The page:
These objections take shape as:

  1. I have no authority to sign-off
  2. Person A isn’t convinced
  3. Our attention is elsewhere right now
  4. I can’t get internal buy-in

Usually, this is a matter of asking for the right person to talk to. From here, you’ll likely need to go through the process again.

If they don’t have the capacity to follow-through the deal, then make a note to follow-up at a later date.

3. Pesky Competitor Objections

Now and then, you’ll find a prospect who is evaluating other options, or worse — already working with a competitor.

If they’re locked into contracts, you can come up with discounts to help them break free of the trap your competitor has caged them in.

But make sure to understand if they’re truly happy or not before pursuing this.

They may believe a competitor is cheaper. Here, they’ll either be playing you against your competitor, or they believe this competitor can do everything they need.

When this happens, state how much you can truly discount your offering and outline exactly why your product is superior.

4. Prospect-Product Fit

Sometimes, the prospect simply doesn’t believe they need you. Or perhaps they don’t trust you yet.

No problem – simply provide more information, share the narrative created as part of your pitch, and focus on building trust.

If they don’t believe the problem is urgent enough, get them to open up for the true reason behind this.

If they’re choosing inaction over solving the problem, remind them of the state of the world and how losers will become losers.

5. Detecting Excuses

Sometimes, prospects will try and fob you off with an excuse disguised as an objection.

This can be as reasonable as them saying they’re not interested or a harsh and cold hang-up on the phone.

It’s important to know when to set reminders for your follow-up and when to let go.

If a prospect isn’t interested, it might be because they’re about to move on to another organization. Keep track of this account and monitor any new hires.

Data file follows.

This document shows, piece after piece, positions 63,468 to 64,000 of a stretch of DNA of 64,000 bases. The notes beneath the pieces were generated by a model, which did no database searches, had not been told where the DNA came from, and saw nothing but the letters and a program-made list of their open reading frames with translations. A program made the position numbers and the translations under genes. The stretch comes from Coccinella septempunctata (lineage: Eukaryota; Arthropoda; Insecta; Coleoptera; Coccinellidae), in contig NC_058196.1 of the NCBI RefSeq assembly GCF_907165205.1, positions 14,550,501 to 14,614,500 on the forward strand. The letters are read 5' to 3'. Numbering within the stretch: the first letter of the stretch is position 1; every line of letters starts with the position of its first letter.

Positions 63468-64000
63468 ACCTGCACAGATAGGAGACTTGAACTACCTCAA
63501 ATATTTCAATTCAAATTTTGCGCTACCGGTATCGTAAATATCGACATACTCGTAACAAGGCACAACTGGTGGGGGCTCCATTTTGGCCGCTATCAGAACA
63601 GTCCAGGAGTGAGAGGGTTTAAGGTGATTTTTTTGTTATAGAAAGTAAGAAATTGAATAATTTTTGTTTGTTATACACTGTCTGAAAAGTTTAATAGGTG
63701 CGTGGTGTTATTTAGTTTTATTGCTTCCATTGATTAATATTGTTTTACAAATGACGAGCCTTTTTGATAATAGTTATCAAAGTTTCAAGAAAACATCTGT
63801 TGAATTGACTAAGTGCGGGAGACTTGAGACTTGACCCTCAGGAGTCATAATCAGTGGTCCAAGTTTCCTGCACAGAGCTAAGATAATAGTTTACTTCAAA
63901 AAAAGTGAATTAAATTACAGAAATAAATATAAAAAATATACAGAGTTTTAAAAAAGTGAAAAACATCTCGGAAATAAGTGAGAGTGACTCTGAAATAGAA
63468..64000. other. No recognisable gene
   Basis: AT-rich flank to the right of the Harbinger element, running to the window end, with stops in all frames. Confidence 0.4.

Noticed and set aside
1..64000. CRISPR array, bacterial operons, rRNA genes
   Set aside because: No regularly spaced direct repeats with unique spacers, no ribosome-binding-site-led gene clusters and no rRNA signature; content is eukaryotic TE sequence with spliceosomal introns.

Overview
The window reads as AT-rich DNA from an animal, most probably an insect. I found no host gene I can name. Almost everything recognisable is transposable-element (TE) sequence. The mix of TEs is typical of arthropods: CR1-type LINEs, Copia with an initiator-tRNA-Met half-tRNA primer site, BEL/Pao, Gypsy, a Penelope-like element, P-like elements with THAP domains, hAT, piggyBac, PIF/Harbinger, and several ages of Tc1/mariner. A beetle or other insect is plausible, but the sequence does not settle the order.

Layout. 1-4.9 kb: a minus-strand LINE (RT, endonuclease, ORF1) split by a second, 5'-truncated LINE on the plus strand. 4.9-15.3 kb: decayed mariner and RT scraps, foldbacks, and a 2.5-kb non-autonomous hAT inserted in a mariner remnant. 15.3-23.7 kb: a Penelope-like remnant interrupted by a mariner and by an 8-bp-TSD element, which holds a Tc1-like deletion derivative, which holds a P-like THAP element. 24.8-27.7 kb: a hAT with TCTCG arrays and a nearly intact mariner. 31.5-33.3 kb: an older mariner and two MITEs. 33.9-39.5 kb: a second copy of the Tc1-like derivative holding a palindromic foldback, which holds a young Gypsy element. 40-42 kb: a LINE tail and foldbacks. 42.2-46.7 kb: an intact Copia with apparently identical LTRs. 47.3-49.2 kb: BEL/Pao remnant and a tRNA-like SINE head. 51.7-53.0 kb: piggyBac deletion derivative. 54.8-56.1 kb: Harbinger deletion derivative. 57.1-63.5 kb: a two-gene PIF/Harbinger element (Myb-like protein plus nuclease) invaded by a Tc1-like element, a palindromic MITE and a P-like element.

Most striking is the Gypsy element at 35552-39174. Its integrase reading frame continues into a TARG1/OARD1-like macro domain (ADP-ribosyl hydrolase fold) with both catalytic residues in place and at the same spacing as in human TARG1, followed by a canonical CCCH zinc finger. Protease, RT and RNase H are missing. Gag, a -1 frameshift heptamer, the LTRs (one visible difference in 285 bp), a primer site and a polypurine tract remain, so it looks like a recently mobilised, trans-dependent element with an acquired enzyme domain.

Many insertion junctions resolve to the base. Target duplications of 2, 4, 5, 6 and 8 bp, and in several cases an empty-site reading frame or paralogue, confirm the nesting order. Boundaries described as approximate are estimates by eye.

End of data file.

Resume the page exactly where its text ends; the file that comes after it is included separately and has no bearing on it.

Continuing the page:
If they’re simply not interested, just let it go.

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Chapter 6: Creating a Killer Follow-up Sequence

It’s rare for someone to sign the contract or decide to buy after the first conversation.

Which is why follow-up is a non-negotiable part of selling.

In fact, several high-growth organizations say that it takes an average of 16 touch-points per prospect to make a sale.

Here, I’ll explain what your follow-up sequences must include and the philosophy they must abide by to skyrocket your sales results.

1. The Three Follow-up Elements

The best follow-up processes combine the following three elements:

  1. Repetition
  2. Education
  3. Variety

Repetition: Indeed, it’s proven that facts take a while to sink in. The best follow-up processes keep going until reps get a hard “yes” or “no.”

You may know the ins-and-outs of your value proposition and benefits. But your prospects may not always understand the first time you communicate with them.

Don’t assume that they understood you the first time around. Repeat your core benefits as often as possible.

Education: This is the difference between pestering a prospect and assisting them. Every stage of your follow-up sequence must add value in some way.

Without a value-driven approach, you’ll soon transform from a welcome guest to annoying pest. Earn trust over-time by providing them with information and adding value whenever possible.